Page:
The hardwood floor industry entered the new millennium requiring just a little assistance from industry leaders to unlock its tremendous potential. The winter of 2000 brought about modest increases in shipments of unfinished hardwood flooring, according to the National Oak Flooring Manufacturers Association. Based upon the record (see chart), prosperity seems inevitable for the remainder of 2001.

The only foreboding statistic, a premature cool down in shipment volume, appeared in the September 2000 report released by NOFMA. Additionally, unfinished red oak hardwood flooring began to once again experience upward pricing pressure. White oak, on the other hand, continued to show signs of stability, as most manufacturers resolved to build massive inventories.

The difference between the current pricing environment and that of less than three years ago is that, today, there continue to be unmistakable signs of a steady, consistent slowdown in new-home construction. Lumberyards have begun to accrue large surpluses of construction building materials. It would appear, then, that recent price hikes are somewhat incongruent with the slackening near-term outlook facing the construction industry.

The possibility of a supply shortage became a reality by midsummer 2000. Unfinished hardwood flooring began its cyclical escalation in price, the prefinished-hardwood segment, as it had previously, showed more restraint in terms of pricing increases, and unfinished-hardwood shipments began to once again increase.

The reasons for the shortages were a mystery to the majority of unfinished-hardwood flooring distributors. But it doesn't take a financial wizard to realize that a softer market that creates potential for product stockpiling can also result in price increases, due to the resulting raw materials shortages.

In reality, unfinished wood flooring manufacturers had been approached by their internal industry competition — the prefinished-flooring manufacturers. The dramatic influence of deep-pocketed prefinished-flooring manufacturers was the first step in creating the shortages. As a result, the price of unfinished strip products began to escalate. Exacerbating this development was a strategic decision on the part of several unfinished-flooring manufacturers to establish production and a presence in the prefinished market.

If demand for prefinished flooring is indeed on the rise, and steady growth in unfinished flooring continues, the industry will be ideally positioned in the marketplace when economic forces swing the emphasis from new residential construction to remodel and replacement — a change that many see on the horizon.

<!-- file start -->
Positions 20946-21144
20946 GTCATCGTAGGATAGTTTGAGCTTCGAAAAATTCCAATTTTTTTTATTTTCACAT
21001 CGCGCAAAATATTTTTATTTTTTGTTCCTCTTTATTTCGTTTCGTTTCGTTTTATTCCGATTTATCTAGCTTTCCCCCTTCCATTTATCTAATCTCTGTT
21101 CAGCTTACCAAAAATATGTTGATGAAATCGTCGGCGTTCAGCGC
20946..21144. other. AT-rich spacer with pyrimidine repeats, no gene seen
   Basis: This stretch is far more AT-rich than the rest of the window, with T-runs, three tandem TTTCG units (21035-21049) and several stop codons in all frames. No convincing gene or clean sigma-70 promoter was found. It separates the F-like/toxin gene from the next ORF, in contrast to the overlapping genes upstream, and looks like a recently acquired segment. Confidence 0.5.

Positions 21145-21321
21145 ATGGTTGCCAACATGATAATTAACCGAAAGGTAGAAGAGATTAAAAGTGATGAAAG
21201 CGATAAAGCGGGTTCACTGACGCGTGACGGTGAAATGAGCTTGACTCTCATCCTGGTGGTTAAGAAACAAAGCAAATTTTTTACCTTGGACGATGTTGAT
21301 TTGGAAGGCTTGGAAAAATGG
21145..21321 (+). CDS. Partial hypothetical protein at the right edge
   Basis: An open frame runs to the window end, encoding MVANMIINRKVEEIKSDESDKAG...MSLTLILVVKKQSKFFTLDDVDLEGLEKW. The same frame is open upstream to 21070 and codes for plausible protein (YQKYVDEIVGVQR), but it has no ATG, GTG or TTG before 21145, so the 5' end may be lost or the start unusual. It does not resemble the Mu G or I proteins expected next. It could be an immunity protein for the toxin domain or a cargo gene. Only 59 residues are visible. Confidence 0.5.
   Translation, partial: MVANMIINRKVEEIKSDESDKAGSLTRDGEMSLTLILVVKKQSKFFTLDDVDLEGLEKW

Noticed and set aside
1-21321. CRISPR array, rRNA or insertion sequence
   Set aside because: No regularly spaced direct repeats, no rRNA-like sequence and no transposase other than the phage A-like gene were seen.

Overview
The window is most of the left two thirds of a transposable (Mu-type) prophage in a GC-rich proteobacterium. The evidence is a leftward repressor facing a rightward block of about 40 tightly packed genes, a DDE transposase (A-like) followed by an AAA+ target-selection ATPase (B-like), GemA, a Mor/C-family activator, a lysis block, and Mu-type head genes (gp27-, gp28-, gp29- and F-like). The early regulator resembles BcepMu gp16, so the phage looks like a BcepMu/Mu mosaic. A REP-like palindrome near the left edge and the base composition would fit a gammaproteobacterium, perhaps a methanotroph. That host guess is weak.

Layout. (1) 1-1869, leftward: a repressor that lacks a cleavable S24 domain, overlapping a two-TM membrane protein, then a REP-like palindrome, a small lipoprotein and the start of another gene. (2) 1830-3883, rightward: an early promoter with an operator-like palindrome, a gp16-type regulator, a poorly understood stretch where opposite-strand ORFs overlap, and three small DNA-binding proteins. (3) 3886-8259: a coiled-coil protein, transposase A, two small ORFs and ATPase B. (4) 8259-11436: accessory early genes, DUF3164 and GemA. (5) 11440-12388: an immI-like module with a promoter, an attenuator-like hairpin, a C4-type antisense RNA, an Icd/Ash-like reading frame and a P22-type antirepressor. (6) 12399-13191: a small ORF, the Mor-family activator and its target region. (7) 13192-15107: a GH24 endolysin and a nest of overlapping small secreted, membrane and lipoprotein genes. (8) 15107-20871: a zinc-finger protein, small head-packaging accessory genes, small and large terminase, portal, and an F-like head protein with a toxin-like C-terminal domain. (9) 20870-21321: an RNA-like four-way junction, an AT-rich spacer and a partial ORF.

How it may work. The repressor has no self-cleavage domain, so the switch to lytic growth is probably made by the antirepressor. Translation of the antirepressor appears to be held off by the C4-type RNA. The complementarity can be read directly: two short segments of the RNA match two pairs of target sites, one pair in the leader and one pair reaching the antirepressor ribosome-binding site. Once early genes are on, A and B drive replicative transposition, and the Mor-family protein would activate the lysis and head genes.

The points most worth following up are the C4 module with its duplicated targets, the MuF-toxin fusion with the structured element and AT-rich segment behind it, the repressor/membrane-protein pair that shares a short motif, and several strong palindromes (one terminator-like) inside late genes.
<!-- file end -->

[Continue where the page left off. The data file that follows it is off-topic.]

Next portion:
Without question, the volume leader in prefinished flooring products manufacturing continues to be Triangle Pacific. Many observers view the recent bankruptcy filing of Armstrong World Industries, Tri Pac’s parent company, as a plus for both investors and Armstrong subsidiaries. The ultimate effects of former Armstrong CEO Floyd Sherman’s decision to step down remain to be seen. One thing is certain: the increasingly aggressive moves on the part of prefinished-hardwood floor manufacturers should eventually increase the market share of this product category, if for no other reason than market saturation.

I believe 2001 will show continued growth in the hardwood flooring industry. But that growth will flow along a different trajectory than that of previous boom years.

The current uncertain outlook for our economy should be come clearer now that the presidential election is behind us and the stock market has begun to exhibit more stability. With increasing signs of moderate growth, and additional cuts in interest rates, consumer confidence should improve. From the standpoint of our industry, if we are to continue our record of growth, the days of order taking will need to be supplanted by a defined marketing strategy allowing us to command our share of the consumer’s disposable income.

New residential construction will continue undiminished in the nation’s Northeast corridor, as well as on the West Coast and in the Pacific Northwest. The Sunbelt will see building activity decrease ever so slightly to give the industry an opportunity to catch up with the overhang in demand. The Midwest will see the most dramatic slowdown in construction, particularly at the entry and mid-range levels. Upscale housing starts will virtually disappear from the radar screen. Therefore, local market conditions will dictate the ultimate impact on the bottom line of each dealer/contractor.

You really never appreciate anything until you have to fight for it. For us, the floor covering market is the center ring. Just be sure you’re ready when the bell sounds.